Astronomy Section 4
Astronomy Section 4 ASTRO103
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Date Created: 05/04/16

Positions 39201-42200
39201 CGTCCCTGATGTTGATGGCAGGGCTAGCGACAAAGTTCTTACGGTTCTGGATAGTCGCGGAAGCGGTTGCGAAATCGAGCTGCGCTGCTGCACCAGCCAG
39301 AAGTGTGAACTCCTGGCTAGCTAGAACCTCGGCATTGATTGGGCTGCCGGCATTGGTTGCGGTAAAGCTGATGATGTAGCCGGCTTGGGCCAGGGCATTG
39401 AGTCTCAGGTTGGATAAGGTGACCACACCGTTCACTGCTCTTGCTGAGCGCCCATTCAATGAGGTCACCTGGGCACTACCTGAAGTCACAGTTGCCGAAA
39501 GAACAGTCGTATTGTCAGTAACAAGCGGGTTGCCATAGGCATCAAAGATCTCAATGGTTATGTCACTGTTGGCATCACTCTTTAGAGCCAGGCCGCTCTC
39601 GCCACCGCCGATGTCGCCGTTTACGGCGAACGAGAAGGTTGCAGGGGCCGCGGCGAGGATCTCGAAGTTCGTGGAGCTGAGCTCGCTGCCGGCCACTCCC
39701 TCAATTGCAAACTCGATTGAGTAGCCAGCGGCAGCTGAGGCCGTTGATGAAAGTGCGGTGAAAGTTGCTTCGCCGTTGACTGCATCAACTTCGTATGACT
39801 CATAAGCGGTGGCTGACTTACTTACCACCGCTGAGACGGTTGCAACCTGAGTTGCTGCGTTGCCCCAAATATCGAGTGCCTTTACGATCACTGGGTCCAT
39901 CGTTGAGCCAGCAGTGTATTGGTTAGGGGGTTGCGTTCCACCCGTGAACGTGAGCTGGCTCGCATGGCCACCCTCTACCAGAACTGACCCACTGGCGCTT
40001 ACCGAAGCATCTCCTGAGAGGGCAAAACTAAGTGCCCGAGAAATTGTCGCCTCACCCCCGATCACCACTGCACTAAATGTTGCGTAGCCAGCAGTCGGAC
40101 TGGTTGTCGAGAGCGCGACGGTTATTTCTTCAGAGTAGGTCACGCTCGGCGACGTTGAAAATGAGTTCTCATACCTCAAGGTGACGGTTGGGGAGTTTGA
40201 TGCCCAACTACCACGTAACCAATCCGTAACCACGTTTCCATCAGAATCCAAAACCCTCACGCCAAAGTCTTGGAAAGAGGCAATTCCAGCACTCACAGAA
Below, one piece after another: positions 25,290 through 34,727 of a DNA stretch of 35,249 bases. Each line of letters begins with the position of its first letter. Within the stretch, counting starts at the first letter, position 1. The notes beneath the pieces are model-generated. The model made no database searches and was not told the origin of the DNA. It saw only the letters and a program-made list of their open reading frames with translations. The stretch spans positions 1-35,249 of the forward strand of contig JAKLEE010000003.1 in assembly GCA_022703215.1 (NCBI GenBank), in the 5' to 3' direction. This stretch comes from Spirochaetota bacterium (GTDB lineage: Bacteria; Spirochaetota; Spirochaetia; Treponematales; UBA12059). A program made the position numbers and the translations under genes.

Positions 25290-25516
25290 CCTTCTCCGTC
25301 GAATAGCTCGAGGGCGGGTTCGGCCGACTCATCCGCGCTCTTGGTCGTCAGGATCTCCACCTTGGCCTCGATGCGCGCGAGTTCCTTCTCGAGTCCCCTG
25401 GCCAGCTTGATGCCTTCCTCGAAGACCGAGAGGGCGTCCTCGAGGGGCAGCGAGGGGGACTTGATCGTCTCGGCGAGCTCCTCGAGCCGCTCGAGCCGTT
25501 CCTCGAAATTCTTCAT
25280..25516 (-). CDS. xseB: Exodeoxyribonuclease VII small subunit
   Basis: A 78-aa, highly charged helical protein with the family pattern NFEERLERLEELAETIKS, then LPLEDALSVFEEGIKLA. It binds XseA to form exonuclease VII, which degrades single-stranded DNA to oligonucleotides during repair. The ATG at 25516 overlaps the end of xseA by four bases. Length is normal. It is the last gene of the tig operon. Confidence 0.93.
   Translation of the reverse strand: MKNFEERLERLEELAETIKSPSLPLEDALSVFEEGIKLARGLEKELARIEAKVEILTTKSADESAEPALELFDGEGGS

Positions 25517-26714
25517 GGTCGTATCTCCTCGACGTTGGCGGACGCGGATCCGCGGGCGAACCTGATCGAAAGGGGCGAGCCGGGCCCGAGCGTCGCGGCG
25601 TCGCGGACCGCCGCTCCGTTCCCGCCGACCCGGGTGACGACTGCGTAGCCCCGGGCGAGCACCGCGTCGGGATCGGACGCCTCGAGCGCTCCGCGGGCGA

Stellar Parameters I Lecutre Summary Apparent Magnitude o Intensity Absolute Magnitude o Luminosity Stellar Velocity Stellar Parameters Luminosity, Absolute Magnitude—How much energy does a star produce? Velocity—How fast does the star move through space? Temperature (Spectral Type) – How hot is the surface of the star? Radius—How big are stars? Mass—How much stuff do they contain? Distance—How far away are they? Intensity: What we measure (b) Power of the star distributed over a sphere with a radius equal to the star’s distance from us Inverse square Law What does the intensity tell us? When we measure the intensity, we can’t use that to determine th Luminosity—we don’t know if L and d are both large or both are small Apparent Magnitude A different way to write intensity Logarithmic in scale to accommodate the large range of values Larger numbers the less intense Magnitude 1 is 100 times brighter than magnitude 6 Magnitudes Magnitudes were first developed by the Greek Astronomer Hipparchus Absolute Magnitude Different way to write luminosity Logarithmic in scale It is the magnitude we would see IF the star were located 10 parsecs away Absolute Magnitudes range from + 19 for the intrinsically faintest stars to about =8 for the intrinsically brightest Distance Modulus If both apparent and absolute magnitude are now then you know how far away the star is Velocity of Stars Radial Component of Velocity Proper Motion The movement of a star perpendicularly to out line of sight Can only measure nearby stars Measured in units of arcseconds/years Vtis the Transverse Velocity in km/s D is the distance in parsecs U is the proper motion in “/years Space Velocity Stellar Parameters II Lecture Summary Stellar Temperature Balmer Thermometer Spectral Type HR Diagram Stellar Spectrum Balmer Thermometer Balmer absorption lines are produced by hydrogen atoms whose electrons are in the second energy level Cool stars Weak Balmer Lines Hot Stars Weak Balmer lines Medium Temperature Stars Strong Balmer Lines Beyond Balmer Lines Spectral Classification Original classification was done by Annie Cannon at Harvard Observatory ~1920 Examples of Spectral Types Spectral Class Chart Shapes of Spectral Lines Natural Width—the thin, but finite width owing to quantum uncertainty Rotational Broadening –spinning blue and redshifts the liens Doppler Broadening—Doppler shift from the thermal motion of the molecules Collisional Broadening—collisions spread out the lines, highly dependent on density UBV Filters Spectral shape on the cheap The V designation is the apparent brightness of an object through the V filter and is sometimes also written as m v Color Index Blackbody curve can be inferred from just 2 points Size of Stars (Hertzsprung-Russell Diagram) Lines of Equal Radius Conceptual HR Diagram Luminosity increases upward Temperature increases to the left Radius increases to the upper right Stellar Parameters III Lecture Summary Binary Stars o Visual Optical Double Stars o Astrometric o Spectroscopic Radial Velocity Curves o Spectrum o Eclipsing Binary Stars Light Curves Binary Stars Communicate stellar masses o Mass-Luminosity Relation Herschel—Binary Pioneer Optical Double: stars which appear close in the sky but are very far from each other Optical Double Stars Visual Binaries Binary stars are very common—out of the 59 nearest stars, 27 are members of systems containing more than one star Observing a VisuardBinary Kepler’s 3 law Barycenter/Center of Mass rd Combined mass given by Kepler’s 3 law Once the combined mass is known, astronomers can solve for the individual masses by noting the star’s distances from the center of mass Astrometric Binaries Spectroscopic Binaries Spectrum Binary Eclipsing Binaries Algol (the demon star) John Goodricke Correct interpretation of the nature of eclipsing binaries was first proposed by Goodricke in 1783. He studied Algol (beta Persei) and determined a period of 68 hours 50 minutes. Light Curves and Radii It is also possible to determine accurate values for stellar radii from eclipsing binary light curves. For example, the time between C (when the small star completely disappear behind the large one) and E (when the small star first reappears) times the orbital velocity gives the size of the large star Light Curves= Information Binary Stars and Masses An Approximate Relationship Stellar Parameters IV Lecture Summary Parallax Pulsating Variable Stars Main Sequence Fitting Spectroscopic Parallax Hipparcos Measured parallax to nearby stars Pulsating Variable Stars Stars that actually grow and shrink changing the heat and magnitude These stars are found in the Instability Strip The Pulsation Cycle RR Lyrae, Cepheid Variable Pulsating Variables are Standard Candles RR Lyrae Stars o All RR Lyraes have absolute magnitude of about M= 0.5 o Thus one observes m, assumes M= +0.5 and uses the distance modulus to get distance Cepheids o Obeys a Period-Luminosity Relation o One observes the period, looks up M in the chart to the right, observes m, and then applies the distance modulus Main Sequence Fitting Plot observe HR diagram of a cluster of stars (in a “cluster” the stars are all approximately the same distance) Assume the stars will obey the same HR relationship as other stars Adjust distance to “fit” the cluster onto the main sequence Spectroscopic Parallax Ia—Bright Supergiant Ib—Supergiant II—Bright Giant III—Giant IV—Sub Giant V—Main-sequence star Spectroscopic Parallax 1. Determine the spectral class of the star from the types of spectral lines present 2. Determine the luminosity class of the star from the thickness of the spectral lines 3. Plot the point on the HR Diagram at the intersection of the spectral type and luminosity class 4. Read off M on the HR diagram for the star 5. Observe m 6. Use the distance modulus m-M to determine the distance to the star Stellar Evolution I Lecture Summary Star Formation o Evaporating Gaseous Globules Protostars Main Sequence o Brown Dwarfs o Red Dwarfs o Sun-like Stars Post-Main Sequence Stages o Red Giants, Yellow Giants, Planetary Nebula Star Formation Eagle Nebula Protostars Protostars Moving to the Main Sequence Masses of Forming Stars Quick Approximation of Star Lifetime Brown Dwarfs Never become main sequence stars M < 0.08M Red Dwarfs Fully Convective Stars Probably the most common type 0.08M<M<0.4M Solar Mass Stars Won’t fuse Carbon 0.4M < M < 3.0 M Evolving to become a Red Giant Stellar Evolution Law #1 o Whenever the core of a star runs out of fuel, the star energy production region moves outward (toward the surface) cuasing the star to expand into a red giant Helium Ash Core The Sun Will Eventually Get Big To the Horizontal Branch Stellar Evolution Law #2 o Whenever a new energy source is found in the core, the star will move back down toward the main sequence Shedding Gas Planetary Nebula Planetary Nebula of a Binary System Interstellar Medium Lecture Summary Nebulae o Dark o Emission o Reflection Evidence for ISM o Interstellar extinction, reddening, spectral lines Components of the ISM o HI Clouds, HII regions, Giant Molecular Clouds, Coronal Gas Nebulae Singular is Nebula Form the Greek word for cloud Obvious evidence for the ISM Dark Nebulae Emission Nebulae Reflection Nebulae Complex Nebula Some nebulae show characteristics of the various “types” of nebulae The Cocoon Nebulae shown has elements of all three types Interstellar Medium Subtle evidence for its existence Interstellar Extinction Interstellar Reddening Interstellar Absorption Composition of the ISM 99% Gas o ~75% H, ~25% He, traces of other stuf 1% Dust o Similar to cigarette smoke particles Electron Spin HII Cloud Dark Molecular Clouds Map of Nearby ISM Interstellar Probe Sending a Probe Deep into Space Stellar Evolution II Lecture Summary Evolution of Massive Stars Supernova o Type II—Exploding Massive Stars Cluster Evidence o Algol Paradox Evolution of Massive Stars Fusion Chart Gum Nebula Why do Astronomers Believe in Stellar Evolution? Clusters—All Stars o Formed at the same age o Formed from the same cloud of gas and thus have the same composition o Are in the same location—same distance same stellar extinction, reddening o But have different masses h and chi Persei—Very young clusters (10 million years) Hyades Cluster—600 million years Globular Cluster 47 Tucanae ~ 11 billion years old Roche Lobes Algol Paradox—Blue Stragglers Compact Objects Lecture Summary White Dwarfs Neutron Stars Black Holes White Dwarfs M< 1.44 M—Chandrasekhar’s Limit Radius about the size of the earth High Density—1,000,000 g/cm 3 Temperature between 6,000K and 30,000K, most around 10,000K Ball of Carbon and Oxygen Nuclei with unbound electrons mixed in Supported by electron pressure—degenerate material (pressure doesn’t depend upon temperature) White Dwarfs as Companion Stars Nova Supernova Characterisitics Type I o Exploding white dwarf o Lack H spectral lines o Peak around M ~-1V o Initial rapid decline, slower end time decline Type II o Exploding massive star o Strong H spectral lines o Peak around M ~ -V7 o Pause for about 100 days before rapid decline in brightness Neutron Stars 1.2 M < M < 2.5? M Radius~ a city (10 km) Extremely High density o 10 14g/cm 3 Ball of neutrons held together by gravity o e + p N + v Supported by neutron pressure Immense Magnetic Fields Neutron Stars Spin Rapidly Pulsars Pulsars=Neutron Stars Lighthouse Model Glitches X-Rays from Crab Pulsar Black Holes M > ~3M Zero Radius—a singularity Black holes have no hair o Density, temperature, and composition are not meaningful. All structure is destroyed It is called a black hole because its gravity is strong enough to keep even light from escaping General Relativity Mass bends spacetime Spacetime tells matter and light where to go Black Holes